Theories of Punishment : Jurisprudence

Theories of Punishment



  • Salmond considers the deterrent aspect of punishment to be the most Important. Punishment is for all things deterrent and the chief end of the law of crime Is to make the evil doer an example and a warning to all that are like minded with him. The object of punishment is not only to prevent the wrongdoer from doing a wrong a second time but also to make him an example to other persons who Nave criminal tendencies.
  • Salmond asserted that offences are committed by reason of a conflict of interest of the offender and the society. Punishment prevents such offences by destroying the conflict of interests by making acts which are injurious to others as injurious to the doer himself.


  • In Primitive Society, punishment was mainly retributive. The person wronged was allowed to nave his revenge against the wrongdoer. The principle of “an eye for an eye”, “a tooth for a tooth” was recognized and followed.
  • Justice Holmes writes – “it is commonly known that the early forms procedure was grounded in vengeance”.
  • Sir Walter Moberly defines it as drama of wrong doing and its retribution has indeed been unending fascination for the human kind. He further suggests that retributive punishment serves to express and satisfy the righteous indignation with which a healthy minded community regards transgression as an anti-social behavior.
  • Salmond rightly put it- “Revenge is the right of the Injured person. The penalty of wrong doing is a debt which the offender owes to his victim, and when the punishment has been endured, the debt is paid, the liability extinguished innocence is substituted for guilt and the Vinculum Juris forged by crime is dissolved. The object of true redress is to substitute justice for justice.


  • Another object of punishment is preventive or disabling. The offenders are disabled from repeating the offences by such punishments as imprisonment, death, exile, forfeiture of office etc. By putting the criminal in jail, he is prevented from committing another crime.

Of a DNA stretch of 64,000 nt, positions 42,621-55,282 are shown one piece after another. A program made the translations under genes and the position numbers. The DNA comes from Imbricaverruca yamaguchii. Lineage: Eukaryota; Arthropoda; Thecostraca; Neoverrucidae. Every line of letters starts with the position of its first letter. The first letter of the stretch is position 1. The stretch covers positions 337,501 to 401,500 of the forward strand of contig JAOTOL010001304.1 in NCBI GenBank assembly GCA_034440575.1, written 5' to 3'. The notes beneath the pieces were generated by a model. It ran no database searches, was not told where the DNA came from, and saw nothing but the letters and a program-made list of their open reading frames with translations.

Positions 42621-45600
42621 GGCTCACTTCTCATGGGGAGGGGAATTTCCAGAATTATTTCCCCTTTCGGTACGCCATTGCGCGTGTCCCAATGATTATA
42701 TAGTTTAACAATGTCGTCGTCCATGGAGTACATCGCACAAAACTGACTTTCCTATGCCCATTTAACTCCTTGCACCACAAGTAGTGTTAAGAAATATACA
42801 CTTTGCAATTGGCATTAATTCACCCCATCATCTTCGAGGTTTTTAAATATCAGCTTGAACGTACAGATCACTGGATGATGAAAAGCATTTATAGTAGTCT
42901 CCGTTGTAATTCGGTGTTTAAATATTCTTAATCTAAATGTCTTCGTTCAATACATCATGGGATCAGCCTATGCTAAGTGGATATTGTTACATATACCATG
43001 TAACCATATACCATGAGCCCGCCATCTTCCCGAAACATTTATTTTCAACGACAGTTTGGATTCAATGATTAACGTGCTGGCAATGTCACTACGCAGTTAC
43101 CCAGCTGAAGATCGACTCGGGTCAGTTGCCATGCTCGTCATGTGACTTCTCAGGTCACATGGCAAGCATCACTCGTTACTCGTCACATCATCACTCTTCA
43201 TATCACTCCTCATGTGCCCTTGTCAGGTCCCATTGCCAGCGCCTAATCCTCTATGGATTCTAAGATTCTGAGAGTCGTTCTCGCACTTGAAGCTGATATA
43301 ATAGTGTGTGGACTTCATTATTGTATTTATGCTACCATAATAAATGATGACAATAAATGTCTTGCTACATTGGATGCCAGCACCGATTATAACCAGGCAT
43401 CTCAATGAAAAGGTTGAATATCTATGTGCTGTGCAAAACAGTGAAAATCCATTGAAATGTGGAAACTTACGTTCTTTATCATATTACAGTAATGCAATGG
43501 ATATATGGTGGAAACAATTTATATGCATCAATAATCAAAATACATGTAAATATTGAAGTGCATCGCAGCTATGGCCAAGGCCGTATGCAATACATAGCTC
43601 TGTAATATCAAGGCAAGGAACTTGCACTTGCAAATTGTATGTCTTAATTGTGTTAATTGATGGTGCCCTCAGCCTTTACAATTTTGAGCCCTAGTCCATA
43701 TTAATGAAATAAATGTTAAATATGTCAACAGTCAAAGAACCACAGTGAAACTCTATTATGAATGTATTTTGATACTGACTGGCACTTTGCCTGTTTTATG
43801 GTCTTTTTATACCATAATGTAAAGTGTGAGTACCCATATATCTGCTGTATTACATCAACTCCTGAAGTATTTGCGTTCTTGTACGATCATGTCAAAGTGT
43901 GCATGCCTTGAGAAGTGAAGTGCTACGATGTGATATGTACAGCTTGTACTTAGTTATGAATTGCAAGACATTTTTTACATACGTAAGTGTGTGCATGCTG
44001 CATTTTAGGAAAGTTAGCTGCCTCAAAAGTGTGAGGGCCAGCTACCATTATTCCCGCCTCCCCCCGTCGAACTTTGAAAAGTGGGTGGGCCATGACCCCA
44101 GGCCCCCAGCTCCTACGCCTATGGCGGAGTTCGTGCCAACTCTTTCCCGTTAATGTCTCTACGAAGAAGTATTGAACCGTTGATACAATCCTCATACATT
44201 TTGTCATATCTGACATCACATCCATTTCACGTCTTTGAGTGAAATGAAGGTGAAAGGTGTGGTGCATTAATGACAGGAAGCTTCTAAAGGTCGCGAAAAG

• Paton writes – “The preventive theory concentrates on the prisoner but seeks to prevent him from offending again in the future. Death penalty and exile serve the same purpose of defending the offenders.
  • Justice Holmes writes- “There can be no case in which the law maker makes certain conduct criminal without his thereby showing a wish and purpose to prevent that conduct.”
  • Preventive would accordingly seem to be the chief and only universal purpose of punishment
  • Fithe writes- “The end of all penal laws is that they are not to be applied” Thus a land owner puts a notice “trespassers will be prosecuted”.


The reformative theory of punishment emphasizes on reformation of offences through the method of individualization. It is based on the on the humanistic approach that even if an offender commits a crime, he does not cease to be a human being. Therefore, an effort should be made to reform him during the period of his incarceration. While awarding the punishment, the judge must take into consideration the age and character of the offender, his ante cents and also the circumstances under which he committed the offending act. The theory suggests that punishment is only justifiable if it looks to the future and not to the past. It should not be regarded as setting an old account but rather as opening a new one.


According to this theory the object of punishment must be not merely to prevent further crimes but also to compensate the victim of the crime. The contention Is that the main spring of the criminality is greed and if the offender is made to return the ill-gotten benefits of the crime, the spring of criminality would dry up.

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